In recent years the research community has accumulated overwhelming evidence for the emergence of complex and heterogeneous connectivity patterns in a wide range of biological and socio-technical systems. The complex properties of real world networks have a profound impact on the behavior of equilibrium and non-equilibrium phenomena occurring in various systems, and the study of epidemic spreading is central to our understanding of the unfolding of dynamical processes in complex networks. The theoretical analysis of epidemic spreading in heterogeneous networks requires the development of novel analytical frameworks, and it has produced results of conceptual and practical relevance. Here we present a coherent and comprehensive review of the vast research activity concerning epidemic processes, detailing the successful theoretical approaches as well as making their limits and assumptions clear. Physicists, epidemiologists, computer and social scientists share a common interest in studying epidemic spreading and rely on very similar models for the description of the diffusion of pathogens, knowledge, and innovation. For this reason, while we focus on the main results and the paradigmatic models in infectious disease modeling, we also present the major results concerning generalized social contagion processes. Finally we outline the research activity at the forefront in the study of epidemic spreading in co-evolving and time-varying networks.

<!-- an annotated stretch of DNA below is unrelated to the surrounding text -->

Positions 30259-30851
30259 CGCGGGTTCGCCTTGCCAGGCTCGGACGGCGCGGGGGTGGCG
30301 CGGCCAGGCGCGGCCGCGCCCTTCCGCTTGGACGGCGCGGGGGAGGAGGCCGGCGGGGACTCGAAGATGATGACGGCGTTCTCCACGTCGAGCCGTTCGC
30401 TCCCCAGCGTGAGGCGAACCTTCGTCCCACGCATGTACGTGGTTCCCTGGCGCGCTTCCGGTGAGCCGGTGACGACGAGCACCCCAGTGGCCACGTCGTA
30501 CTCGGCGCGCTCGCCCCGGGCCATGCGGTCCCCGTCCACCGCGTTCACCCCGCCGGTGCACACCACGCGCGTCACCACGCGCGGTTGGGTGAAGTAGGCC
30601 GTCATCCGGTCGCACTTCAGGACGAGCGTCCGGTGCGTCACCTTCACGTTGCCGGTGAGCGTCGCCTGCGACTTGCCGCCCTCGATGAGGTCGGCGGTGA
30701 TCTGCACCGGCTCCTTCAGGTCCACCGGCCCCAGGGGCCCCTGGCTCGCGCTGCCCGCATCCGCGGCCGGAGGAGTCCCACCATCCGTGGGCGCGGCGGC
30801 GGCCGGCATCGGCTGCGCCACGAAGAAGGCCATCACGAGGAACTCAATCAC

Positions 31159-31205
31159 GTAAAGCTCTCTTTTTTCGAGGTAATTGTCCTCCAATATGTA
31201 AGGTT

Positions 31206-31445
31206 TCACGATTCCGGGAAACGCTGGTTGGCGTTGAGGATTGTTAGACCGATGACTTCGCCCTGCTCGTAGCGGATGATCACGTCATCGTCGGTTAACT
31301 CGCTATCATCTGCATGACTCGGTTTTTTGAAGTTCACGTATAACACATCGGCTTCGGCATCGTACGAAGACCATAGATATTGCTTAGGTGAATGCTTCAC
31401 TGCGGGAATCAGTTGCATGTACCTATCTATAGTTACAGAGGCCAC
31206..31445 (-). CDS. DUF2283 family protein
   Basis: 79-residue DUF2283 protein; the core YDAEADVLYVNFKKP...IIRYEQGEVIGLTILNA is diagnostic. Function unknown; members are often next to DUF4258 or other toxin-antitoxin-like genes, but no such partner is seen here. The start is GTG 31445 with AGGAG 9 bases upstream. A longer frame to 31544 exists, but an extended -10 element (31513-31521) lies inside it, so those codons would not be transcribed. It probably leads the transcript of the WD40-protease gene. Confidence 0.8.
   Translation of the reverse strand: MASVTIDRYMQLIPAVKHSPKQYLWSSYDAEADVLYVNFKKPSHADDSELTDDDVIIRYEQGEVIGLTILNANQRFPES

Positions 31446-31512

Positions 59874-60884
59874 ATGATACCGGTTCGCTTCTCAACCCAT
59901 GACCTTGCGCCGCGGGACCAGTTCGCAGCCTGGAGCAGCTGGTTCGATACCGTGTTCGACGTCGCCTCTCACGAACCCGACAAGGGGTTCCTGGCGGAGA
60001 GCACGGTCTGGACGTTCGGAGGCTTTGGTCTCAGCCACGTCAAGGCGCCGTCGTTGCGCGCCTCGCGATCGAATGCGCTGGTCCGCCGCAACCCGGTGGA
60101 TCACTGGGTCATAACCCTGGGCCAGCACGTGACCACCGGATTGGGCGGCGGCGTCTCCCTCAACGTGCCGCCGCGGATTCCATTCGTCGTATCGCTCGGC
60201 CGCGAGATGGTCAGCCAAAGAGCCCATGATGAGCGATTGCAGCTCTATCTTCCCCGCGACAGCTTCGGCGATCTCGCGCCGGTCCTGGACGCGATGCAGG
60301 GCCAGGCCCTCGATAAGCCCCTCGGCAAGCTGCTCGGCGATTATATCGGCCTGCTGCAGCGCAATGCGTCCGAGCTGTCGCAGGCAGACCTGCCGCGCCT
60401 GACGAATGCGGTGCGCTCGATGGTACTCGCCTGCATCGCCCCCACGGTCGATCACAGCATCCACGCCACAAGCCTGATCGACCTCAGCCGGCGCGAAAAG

Epidemic processes in complex networks
Romualdo Pastor-Satorras, Claudio Castellano, Piet Van Mieghem, Alessandro Vespignani